The claimant laws may vary from state to state; a pre-existing condition may make the injury claim more challenging. This is more specifically if the condition is well-documented and has already been treated. It may make it difficult to prove your degree of injury at the time of the accident. 

The Department of Health and Human Services defines a pre-existing condition as any illness or injury, such as asthma, diabetes, or cancer, whether physical or mental, that a victim may have struggled with before filing an insurance claim. However, this definition is more applicable to healthcare, but it also applies to personal injury claims

Pre-existing conditions may negatively impact your personal injury claims. However, it may be unfair as after the accident the victim may struggle with traumatizing pain. The insurance companies may also try to deny or reduce your claim. However, you must not get discouraged. An experienced injury attorney may help you by fighting for your rights and suggesting you best course of action for your claim process.

What Counts As a Pre-Existing Condition?

Let’s understand the concept of pre-existing conditions with the help of an example. Suppose you broke your arm 20 years ago, and the injury was healed and properly set. After you face an accident and break your arm again, then it will not be a pre-existing condition.

If an individual has struggled with migraine headaches and the severity of the medical condition accelerates after a workplace injury or an accident, you are dealing with a pre-existing condition. Therefore, it is a condition that has not been healed completely, and you are getting ongoing treatment that may help your recovery. Furthermore, you have been diagnosed with the condition before the accident happened. 

In such scenarios, the insurance company will demand proof of medical records of your injury or condition aggravated by the accident. Suppose your damage was caused due to negligence at the workplace or someone else; you must try to include these causes in the report of the medical professionals.

Types Of Pre-existing Conditions And Injuries

An accident victim may struggle with one pre-existing condition or injury or more. However, some pre-existing illnesses or injuries that are common in personal injury claims are as follows:

  • A history of concussions
  • Traumatic brain injury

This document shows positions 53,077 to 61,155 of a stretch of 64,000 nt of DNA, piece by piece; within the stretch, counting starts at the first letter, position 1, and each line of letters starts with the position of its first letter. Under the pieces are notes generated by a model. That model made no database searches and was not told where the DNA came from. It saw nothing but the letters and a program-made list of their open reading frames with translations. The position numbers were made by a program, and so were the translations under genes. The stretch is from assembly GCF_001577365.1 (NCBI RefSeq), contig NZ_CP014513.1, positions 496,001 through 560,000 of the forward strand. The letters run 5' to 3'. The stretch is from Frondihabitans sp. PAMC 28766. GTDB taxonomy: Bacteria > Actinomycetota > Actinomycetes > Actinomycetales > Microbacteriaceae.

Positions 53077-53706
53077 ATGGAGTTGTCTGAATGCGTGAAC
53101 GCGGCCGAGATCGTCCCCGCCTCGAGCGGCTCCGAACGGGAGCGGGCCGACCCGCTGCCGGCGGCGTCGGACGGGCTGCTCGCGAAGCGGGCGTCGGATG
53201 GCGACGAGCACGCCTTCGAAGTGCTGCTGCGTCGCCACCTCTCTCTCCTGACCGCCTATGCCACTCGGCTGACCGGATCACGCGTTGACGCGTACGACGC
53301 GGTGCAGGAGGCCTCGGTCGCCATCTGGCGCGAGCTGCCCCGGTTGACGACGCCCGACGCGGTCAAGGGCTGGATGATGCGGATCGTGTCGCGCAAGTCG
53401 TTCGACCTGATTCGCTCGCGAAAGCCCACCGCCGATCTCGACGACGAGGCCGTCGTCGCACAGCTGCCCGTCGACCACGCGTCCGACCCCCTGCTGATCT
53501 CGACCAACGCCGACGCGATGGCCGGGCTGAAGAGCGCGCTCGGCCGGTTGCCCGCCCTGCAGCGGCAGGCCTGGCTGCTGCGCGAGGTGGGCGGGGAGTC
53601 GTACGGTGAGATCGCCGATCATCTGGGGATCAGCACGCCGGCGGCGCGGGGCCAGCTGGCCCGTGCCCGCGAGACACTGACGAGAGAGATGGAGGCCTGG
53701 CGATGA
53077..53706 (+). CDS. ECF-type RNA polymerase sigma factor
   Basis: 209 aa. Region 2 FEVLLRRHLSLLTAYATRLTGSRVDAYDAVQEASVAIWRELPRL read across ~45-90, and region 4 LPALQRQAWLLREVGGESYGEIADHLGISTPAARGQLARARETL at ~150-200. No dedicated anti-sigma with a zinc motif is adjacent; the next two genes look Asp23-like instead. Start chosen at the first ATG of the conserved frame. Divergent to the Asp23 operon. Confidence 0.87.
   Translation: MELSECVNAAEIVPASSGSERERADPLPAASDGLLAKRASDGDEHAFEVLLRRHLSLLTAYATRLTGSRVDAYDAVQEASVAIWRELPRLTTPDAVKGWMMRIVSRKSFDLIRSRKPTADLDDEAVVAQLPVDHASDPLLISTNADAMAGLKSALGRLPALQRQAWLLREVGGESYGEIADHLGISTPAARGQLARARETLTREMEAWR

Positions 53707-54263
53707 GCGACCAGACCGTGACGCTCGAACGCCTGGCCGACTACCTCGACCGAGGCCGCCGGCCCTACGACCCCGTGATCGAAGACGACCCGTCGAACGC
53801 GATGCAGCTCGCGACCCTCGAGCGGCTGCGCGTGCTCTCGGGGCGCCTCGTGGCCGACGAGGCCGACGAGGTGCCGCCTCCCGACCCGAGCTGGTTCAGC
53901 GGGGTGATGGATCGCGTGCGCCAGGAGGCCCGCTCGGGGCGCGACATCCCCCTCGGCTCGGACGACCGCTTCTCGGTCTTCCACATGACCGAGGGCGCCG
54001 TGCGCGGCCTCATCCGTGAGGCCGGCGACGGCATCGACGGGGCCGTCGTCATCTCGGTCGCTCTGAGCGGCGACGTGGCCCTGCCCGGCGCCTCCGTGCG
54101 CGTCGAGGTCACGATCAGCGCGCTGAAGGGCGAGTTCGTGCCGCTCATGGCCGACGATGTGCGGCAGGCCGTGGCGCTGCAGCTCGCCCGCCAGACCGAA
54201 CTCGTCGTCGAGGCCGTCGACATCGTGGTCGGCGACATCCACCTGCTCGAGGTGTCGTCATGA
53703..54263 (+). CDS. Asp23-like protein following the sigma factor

• Chronic neck or back issues
  • Previously broken bones
  • Strains 
  • Sprains

After suffering from an accident, the pre-existing medical condition may even worsen. Some conditions that are affected by accidents are diabetes, arthritis, and more. 

See A Doctor Before Filing Your Personal Injury Claim

While you may believe your pre-existing condition doesn’t require additional medical attention after an accident, seeking immediate help is crucial. A doctor can assess any worsening of your existing injury, address new injuries, and serve as a witness for your claim. 

This documentation is essential evidence for potential legal proceedings, enhancing your chances of a favorable settlement. Even if your injuries are linked to a pre-existing condition, a doctor’s testimony can attribute your suffering directly to the accident, reinforcing your case against the liable party. Comprehensive evidence ensures compensation, especially if your case goes to court.

The Eggshell Plaintiff Doctrine

Legal safeguards exist in court cases for individuals with pre-existing conditions. The “eggshell plaintiff doctrine” protects plaintiffs whose prior health issues may increase their injury susceptibility. This doctrine asserts that a defendant remains liable, regardless of the plaintiff’s pre-existing conditions, if the claimant can demonstrate that the other party worsened or caused the injuries. 

In court, the defendant cannot evade responsibility based on the plaintiff’s pre-existing condition. However, the plaintiff must bear the burden of proof, emphasizing the importance of seeking medical attention and meticulously documenting all evidence to strengthen their claim.

Be Honest About Your Pre-Existing Condition

While laws encourage pursuing justice after an accident, it’s crucial to disclose your pre-existing condition to doctors openly and when filing your claim. Concealing this information can harm your case, as the defendant’s lawyer will likely uncover your medical history.  

If you’re transparent about your condition, asking your medical specialist to explain it to the defendant or, in a court scenario, to a judge or jury can strengthen your credibility. Avoiding the concealment of evidence ensures a more robust and honest presentation of your case, enhancing the likelihood of a favorable outcome.

Pre-Existing Injuries And Damages

Damages are the compensation that an accident victim may receive after the personal injury lawsuit is successful. The damages in a pre-existing condition are similar to a personal injury case. You can pursue compensation for the following:

  • Medical bills
  • Prescription medication
  • Chiropractor visits
  • Lost wages
  • Pain and suffering

One of the most challenging parts of an injury case is the calculation of pain and suffering. An experienced personal injury attorney may help you to pursue compensation for your personal injury claim

Sometimes, insurance companies may argue that an accident victim’s pain and suffering, and medical bills, may be due to their pre-existing condition. It may potentially limit the pre-existing injury settlement that you may recover.

When To Retain a Personal Injury Lawyer?

Your pre-existing condition shouldn’t prevent you from filing an injury claim. An experienced personal injury lawyer can help you navigate the legal issues and insurance problems that may arise in your case. You will get time to heal and recover with all this they handle.